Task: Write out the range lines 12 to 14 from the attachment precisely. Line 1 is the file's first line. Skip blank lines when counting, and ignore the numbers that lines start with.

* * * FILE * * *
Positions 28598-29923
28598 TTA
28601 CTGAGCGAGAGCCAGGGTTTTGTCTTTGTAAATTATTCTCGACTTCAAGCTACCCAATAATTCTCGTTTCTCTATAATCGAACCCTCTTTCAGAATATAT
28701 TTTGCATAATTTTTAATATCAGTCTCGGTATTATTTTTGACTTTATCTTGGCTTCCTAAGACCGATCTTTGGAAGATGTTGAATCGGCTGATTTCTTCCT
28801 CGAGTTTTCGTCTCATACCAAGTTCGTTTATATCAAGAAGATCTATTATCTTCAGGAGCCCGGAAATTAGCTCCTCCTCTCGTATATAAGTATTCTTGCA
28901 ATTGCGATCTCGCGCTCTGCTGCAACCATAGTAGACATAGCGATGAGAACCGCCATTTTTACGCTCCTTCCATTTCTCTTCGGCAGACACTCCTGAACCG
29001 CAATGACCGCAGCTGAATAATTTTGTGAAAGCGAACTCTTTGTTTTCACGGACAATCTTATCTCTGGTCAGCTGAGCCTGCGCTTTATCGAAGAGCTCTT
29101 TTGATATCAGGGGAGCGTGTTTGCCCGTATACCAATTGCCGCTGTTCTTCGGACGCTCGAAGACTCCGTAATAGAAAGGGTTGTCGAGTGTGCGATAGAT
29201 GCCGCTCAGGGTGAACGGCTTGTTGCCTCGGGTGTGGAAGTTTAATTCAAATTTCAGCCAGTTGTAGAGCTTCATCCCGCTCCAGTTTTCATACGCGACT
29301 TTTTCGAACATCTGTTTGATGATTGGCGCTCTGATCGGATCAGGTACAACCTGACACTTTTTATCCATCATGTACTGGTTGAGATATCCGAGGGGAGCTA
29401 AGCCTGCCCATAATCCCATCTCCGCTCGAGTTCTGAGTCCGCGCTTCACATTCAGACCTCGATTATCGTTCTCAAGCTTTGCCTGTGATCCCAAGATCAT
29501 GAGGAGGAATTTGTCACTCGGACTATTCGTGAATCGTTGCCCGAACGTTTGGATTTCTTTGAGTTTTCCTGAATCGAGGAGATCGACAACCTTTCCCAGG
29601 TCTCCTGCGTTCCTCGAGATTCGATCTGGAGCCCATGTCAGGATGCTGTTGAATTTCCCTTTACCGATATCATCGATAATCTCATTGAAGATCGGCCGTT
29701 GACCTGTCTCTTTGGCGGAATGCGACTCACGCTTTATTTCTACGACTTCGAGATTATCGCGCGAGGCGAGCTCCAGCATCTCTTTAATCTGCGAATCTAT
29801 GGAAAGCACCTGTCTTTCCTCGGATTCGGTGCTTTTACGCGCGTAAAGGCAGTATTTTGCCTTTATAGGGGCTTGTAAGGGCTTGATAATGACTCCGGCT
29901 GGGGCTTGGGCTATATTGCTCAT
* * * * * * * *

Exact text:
29501 GAGGAGGAATTTGTCACTCGGACTATTCGTGAATCGTTGCCCGAACGTTTGGATTTCTTTGAGTTTTCCTGAATCGAGGAGATCGACAACCTTTCCCAGG
29601 TCTCCTGCGTTCCTCGAGATTCGATCTGGAGCCCATGTCAGGATGCTGTTGAATTTCCCTTTACCGATATCATCGATAATCTCATTGAAGATCGGCCGTT
29701 GACCTGTCTCTTTGGCGGAATGCGACTCACGCTTTATTTCTACGACTTCGAGATTATCGCGCGAGGCGAGCTCCAGCATCTCTTTAATCTGCGAATCTAT